Government Regulations and Resources

Global Regulations

US

Occupational Safety and Health Administration (OSHA)

OSHA is a federal agency of the United States that regulates workplace safety and health. OSHA developed programs and regulations to help improve worker safety. Below are examples of OSHA's program, regulation and services:

OSHA's Dust Explosions Program and Regulations

OSHA also provides a free and confidential Onsite Consultation to small and medium-sized businesses in all states across the United States, with priority given to high-hazard worksites. OSHA also provides Process Safety Management Standards

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Environmental Protection Agency (EPA) Office of the Emergency Management

EPA Emergency Management programs help ensure facilities and organizations to take steps to prevent oil spills, chemical accidents, and other emergencies. It also implement paning and preparedness requirements, and respond to environmental emergencies.

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Chemical Safety Board (CSB)

CSB is authorized by the Clean Air Act Amendments of 1990 and became operational in January 1998. It is an independent federal agency charged with investigating industrial chemical accidents and make recommendations to OSHA and EPA for regulatory changes. CSB website features investigative videos, investigative digests, and incident news reports.

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Mexico

NORMA Oficial Mexicana NOM-028-STPS-2004

On June 3, 2011, Mexico became the first country in the region to put the Global Harmonized System (GHS) for the Classification and Labelling of Chemicals GHS into practice. The Government of Mexico draft procedures for conformity assessment of Norma Oficial Mexicana NOM-028-STPS-2004, Organization of work-safety processes chemicals.

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UK

Health and Safety Executive: Control of Major Accident Hazards (COMAH)

COMAH regulations replaced the Control of Industrial Major Accident Hazard Regulations formed on 1984 and came into force on April 1, 1999. COMAH regulations are amended on June 30, 2005 to reflect cahnges to Seveso II.  The regulations ensures that businesses take all necessary measures to prevent major accidents involving dangerous substances, and limit the consequences to people and the environment of any major accidents.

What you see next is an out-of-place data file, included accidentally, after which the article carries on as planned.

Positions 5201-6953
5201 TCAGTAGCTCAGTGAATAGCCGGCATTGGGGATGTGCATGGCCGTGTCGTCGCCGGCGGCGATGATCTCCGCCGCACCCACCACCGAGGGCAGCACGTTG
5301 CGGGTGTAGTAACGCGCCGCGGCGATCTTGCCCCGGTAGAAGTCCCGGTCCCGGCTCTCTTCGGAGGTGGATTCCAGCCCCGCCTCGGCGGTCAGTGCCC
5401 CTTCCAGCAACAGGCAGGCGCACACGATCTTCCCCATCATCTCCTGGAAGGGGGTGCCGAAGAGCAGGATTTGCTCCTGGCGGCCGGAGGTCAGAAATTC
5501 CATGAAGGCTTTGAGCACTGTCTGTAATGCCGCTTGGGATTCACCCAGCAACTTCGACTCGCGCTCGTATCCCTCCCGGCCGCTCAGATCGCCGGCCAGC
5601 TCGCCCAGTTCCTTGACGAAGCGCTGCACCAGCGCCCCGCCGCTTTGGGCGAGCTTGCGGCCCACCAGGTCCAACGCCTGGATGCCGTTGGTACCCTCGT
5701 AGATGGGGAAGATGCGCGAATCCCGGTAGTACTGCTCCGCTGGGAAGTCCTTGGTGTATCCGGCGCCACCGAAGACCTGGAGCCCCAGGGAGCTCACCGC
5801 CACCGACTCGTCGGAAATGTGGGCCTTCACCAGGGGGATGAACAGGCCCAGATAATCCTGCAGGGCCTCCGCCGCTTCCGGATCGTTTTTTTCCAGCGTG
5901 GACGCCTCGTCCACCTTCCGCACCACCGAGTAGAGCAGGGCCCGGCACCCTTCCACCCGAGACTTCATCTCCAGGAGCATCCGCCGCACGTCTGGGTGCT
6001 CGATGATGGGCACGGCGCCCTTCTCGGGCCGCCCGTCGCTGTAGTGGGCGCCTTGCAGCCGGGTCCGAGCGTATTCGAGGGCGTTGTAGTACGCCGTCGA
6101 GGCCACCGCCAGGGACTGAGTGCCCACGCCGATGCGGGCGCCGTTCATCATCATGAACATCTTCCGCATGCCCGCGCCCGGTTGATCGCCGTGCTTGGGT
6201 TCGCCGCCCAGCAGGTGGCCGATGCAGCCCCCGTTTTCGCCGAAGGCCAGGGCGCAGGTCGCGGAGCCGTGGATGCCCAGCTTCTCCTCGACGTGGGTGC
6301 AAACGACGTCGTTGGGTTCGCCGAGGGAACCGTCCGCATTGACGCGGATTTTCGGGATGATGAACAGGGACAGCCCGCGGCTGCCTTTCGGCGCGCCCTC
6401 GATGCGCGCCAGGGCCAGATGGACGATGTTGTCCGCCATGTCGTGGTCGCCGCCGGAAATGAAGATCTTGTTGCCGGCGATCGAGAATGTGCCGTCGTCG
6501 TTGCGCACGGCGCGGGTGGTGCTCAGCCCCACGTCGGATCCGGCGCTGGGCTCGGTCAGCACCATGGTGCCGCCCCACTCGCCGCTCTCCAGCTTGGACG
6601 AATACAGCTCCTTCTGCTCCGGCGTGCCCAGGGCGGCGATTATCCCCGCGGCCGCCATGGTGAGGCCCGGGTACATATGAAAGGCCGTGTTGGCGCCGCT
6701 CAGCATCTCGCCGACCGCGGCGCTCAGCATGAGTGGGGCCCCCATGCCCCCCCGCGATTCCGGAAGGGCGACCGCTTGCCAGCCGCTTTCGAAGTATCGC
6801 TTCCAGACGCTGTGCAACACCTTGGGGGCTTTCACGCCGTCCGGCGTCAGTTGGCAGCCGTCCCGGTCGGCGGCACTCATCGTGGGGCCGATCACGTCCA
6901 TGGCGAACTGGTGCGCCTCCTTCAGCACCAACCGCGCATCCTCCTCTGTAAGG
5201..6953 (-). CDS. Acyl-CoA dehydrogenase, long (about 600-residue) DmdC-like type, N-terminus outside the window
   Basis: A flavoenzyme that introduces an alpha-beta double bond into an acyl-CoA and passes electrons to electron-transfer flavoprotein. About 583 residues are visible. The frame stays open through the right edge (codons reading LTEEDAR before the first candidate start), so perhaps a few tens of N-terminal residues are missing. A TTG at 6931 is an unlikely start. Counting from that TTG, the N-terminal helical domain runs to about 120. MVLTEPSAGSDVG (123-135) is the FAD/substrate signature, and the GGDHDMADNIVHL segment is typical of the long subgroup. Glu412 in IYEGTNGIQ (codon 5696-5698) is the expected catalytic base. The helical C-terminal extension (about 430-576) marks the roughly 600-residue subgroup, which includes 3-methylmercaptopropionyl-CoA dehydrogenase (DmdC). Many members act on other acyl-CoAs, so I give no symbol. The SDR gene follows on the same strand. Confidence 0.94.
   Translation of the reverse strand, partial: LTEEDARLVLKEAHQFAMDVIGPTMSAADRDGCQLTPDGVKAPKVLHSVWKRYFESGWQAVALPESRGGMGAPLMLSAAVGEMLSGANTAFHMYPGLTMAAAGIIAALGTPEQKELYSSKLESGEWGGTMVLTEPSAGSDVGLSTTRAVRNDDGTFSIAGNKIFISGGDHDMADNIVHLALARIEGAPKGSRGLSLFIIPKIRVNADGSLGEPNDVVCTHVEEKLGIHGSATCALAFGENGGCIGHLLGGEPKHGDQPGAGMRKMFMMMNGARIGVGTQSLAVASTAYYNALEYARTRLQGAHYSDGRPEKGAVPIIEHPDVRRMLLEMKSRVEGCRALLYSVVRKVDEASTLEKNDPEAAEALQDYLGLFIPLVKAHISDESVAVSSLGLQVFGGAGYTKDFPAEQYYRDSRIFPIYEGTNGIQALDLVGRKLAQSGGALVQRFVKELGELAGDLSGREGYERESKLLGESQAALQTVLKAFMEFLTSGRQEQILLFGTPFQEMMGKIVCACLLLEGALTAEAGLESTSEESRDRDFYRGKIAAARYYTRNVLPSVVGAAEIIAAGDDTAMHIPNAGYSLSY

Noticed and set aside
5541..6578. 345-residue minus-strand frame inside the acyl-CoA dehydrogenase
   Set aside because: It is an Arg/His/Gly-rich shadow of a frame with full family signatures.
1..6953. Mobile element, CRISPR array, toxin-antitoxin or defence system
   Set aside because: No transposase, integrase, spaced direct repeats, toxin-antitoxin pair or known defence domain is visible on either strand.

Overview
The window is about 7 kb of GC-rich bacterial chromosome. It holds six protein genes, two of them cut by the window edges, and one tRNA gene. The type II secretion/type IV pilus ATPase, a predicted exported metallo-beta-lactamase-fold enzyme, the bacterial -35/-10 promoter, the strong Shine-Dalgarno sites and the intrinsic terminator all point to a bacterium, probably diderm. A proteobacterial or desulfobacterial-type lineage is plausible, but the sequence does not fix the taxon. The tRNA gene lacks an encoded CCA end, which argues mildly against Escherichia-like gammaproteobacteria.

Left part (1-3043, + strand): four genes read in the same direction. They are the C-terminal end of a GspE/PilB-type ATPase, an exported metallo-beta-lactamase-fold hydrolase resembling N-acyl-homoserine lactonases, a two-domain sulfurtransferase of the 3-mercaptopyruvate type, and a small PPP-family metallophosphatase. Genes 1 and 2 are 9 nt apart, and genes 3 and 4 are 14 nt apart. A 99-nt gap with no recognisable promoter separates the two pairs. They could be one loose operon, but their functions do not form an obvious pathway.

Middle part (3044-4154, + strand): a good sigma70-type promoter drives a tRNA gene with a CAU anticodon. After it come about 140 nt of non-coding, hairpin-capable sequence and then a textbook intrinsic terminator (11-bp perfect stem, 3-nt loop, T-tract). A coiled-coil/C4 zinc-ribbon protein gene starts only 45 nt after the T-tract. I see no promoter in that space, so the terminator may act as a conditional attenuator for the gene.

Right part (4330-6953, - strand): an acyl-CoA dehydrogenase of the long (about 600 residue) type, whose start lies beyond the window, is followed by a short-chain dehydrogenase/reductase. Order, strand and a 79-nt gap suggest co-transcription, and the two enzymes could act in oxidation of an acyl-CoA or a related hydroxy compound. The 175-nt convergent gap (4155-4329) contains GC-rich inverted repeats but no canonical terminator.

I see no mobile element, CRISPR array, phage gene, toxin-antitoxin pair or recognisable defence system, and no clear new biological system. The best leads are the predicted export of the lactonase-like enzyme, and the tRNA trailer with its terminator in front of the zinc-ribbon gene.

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Want to know which legislation relates to your industry? Visit Health & Safety Executive's Legislation Page.

H & S Executive's Legislation Page

Seveso 

Major accidents in chemical industry have occured world-wide. In Europe, following the Seveso accidents in 1976 prompted the adoption of legislation aimed at the prevention and control of such accidents. In 1982, the first EU Directive 82/501/EEC-so-called Seveso Directive-was adopted. Learn more about Seveso developments and recent Seveso changes.

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India

The Factories Act

The factories act is established on 1948 and came to force on April 1, 1949. It extends to whole India to protect works security and is related to human rights.

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Resources: Process Safety Organizations

Center for Chemical Process Safety-China Section (CCPS-CS): Established in April, 2007 by CCPS and China University of Petroleum.

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American Chemistry Council: America's oldest trade aassociation of its kind. It enhances Safety through the products of chemistry and inverstment in research.

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European Process Safety Centre (EPSC): The objective of EPSC is to promote best practice in process safety across Europe in the both prevention and mitigation of chemical accident hazards.

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Mary Kay O'Connor Process Safety Center:  Established in 1995 in memory of Mary Kay O'Connor, an Operations Superintendent killed in an explosion on October 23, 1989 at the Phillips Petroleum Complex in Pasadena, TX. Its missions are to imporove safety in chemical process industry.

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